A few months ago I was privileged to be able to attend our new President’s inauguration dinner. I was particularly excited to see the daughter of one of Nigeria’s most famous billionaires, DJ Cuppy perform her set as the official DJ for the event.
After she had completed her set, one of the gentleman on my table leaned over and whispered in my ear ‘Whenever, I see this girl (Referring to Cuppy), I become more disappointed in my father’. ‘Why?’ I asked confused at this rather odd comment. He replied ‘…..because, if my father was Mr Femi Otedola, then I could have been the official…anything for this event. What was my father doing when DJ Cuppy’s father was starting his oil company??’ He laughed. I smiled back unsure as to whether or not his comments were made in jest. But on my drive home that night, I did begin to wonder, how much a young Nigerian’s success depends on the wealth and success of their parents.
There is no doubt that the advice, financial support, connections, relationships and comfort that rich parents offer, give their offspring a good start in life and a reasonable chance of becoming successful. But the outcomes from these wealthy homes are not universally good. Many rich kids become so reliant on their parents wealth, that they are unable to create an identity of their own. For other rich kids, the wealth becomes a curse as the money is spent on drugs & alcohol, they spend their time in and out of rehab centers. Unlike DJ Cuppy, many rich parents don’t allow their kids to do what they are passionate about. They often end up running family businesses which don’t interest or appeal to them. A number of these businesses are run poorly, often losing money rapidly when the rich kids take over operations, some become bankrupt within a few years.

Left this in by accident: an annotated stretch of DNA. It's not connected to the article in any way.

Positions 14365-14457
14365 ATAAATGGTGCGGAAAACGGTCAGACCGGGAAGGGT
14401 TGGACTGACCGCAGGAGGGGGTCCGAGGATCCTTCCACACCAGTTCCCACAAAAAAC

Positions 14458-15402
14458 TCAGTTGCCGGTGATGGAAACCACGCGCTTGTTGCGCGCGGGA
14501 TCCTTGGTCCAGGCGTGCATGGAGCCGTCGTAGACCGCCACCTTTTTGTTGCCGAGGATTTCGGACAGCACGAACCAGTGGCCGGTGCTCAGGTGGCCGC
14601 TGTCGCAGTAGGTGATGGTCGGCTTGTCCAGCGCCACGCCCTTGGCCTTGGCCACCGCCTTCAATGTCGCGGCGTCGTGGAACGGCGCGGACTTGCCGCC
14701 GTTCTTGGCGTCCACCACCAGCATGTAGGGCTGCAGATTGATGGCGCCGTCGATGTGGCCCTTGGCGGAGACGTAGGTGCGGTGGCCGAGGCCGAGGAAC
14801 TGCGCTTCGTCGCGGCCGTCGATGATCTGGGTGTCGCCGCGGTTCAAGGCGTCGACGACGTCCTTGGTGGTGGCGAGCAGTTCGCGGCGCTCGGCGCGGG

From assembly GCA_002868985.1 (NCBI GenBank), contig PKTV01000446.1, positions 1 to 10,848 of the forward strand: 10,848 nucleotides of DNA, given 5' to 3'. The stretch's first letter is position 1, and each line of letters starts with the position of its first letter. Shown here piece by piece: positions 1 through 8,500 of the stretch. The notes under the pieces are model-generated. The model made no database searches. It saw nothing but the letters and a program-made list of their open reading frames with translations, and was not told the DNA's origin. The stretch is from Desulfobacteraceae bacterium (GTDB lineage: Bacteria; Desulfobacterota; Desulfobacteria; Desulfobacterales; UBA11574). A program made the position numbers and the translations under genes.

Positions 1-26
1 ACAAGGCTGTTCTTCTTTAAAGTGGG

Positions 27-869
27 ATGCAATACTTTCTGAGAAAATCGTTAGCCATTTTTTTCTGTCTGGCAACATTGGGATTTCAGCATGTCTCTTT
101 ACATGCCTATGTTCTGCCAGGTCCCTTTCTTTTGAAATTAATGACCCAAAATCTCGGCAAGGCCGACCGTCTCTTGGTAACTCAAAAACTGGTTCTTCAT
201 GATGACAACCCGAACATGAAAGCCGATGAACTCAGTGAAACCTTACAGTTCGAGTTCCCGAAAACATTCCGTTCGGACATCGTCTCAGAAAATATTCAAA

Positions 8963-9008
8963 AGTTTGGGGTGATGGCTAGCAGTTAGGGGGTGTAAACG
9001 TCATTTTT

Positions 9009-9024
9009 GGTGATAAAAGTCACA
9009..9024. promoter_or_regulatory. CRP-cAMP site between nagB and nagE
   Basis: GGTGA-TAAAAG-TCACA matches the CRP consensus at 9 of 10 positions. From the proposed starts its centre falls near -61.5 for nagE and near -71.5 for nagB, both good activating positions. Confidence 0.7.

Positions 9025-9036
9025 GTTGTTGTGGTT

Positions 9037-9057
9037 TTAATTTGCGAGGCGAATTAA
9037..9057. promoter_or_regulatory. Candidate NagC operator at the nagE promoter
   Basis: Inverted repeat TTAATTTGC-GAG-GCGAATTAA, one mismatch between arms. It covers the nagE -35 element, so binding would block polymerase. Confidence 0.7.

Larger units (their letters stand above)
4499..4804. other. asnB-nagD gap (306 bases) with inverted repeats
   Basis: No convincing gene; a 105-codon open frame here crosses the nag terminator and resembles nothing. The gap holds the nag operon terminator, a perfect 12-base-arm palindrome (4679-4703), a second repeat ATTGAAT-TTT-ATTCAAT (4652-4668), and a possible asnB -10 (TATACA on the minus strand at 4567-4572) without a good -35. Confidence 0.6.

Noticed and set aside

One of my most vivid childhood memories was how my loving friend and mother to my best friend in Primary school, Kath Temple used to bring used clothes to our house so we could have quality clothes to wear. I wondered if my friend would ask why I was wearing the clothes that she didn’t want to school. She never did.
Memories like this made me spend my few years in business in an uncontrollable fit of envy. I wanted to be a rich kid. I looked up at my ‘business inspiration shrine’- the pictures of Dangote, Wole Tinubu, Richard Branson and Femi Otedola often wondering if where I would be and how much my business would have grown if my father was a billionaire.
As the years have gone by, I have gotten to know a lot of rich kids and the more I meet, the more I realise that success in life is 80% about what actions you take for yourself and maybe 20% or less what actions people-including parents, take on your behalf. As a poor kid, you may have to take bigger risks, wait longer and hustle a little harder, but at the end of the day there is only so much one person can do for another.
So, back to the original question, do the rich kids have it all? Certainly they are born into situations that give them obvious advantages. But can poor kids in Nigeria be successful too? Cc: Linda Ikeji. I think so. You are so much more than the circumstances in which you grew up.
The ability to take nothing and turn it into something is in your DNA as a Nigerian. You don’t need to be a rich kid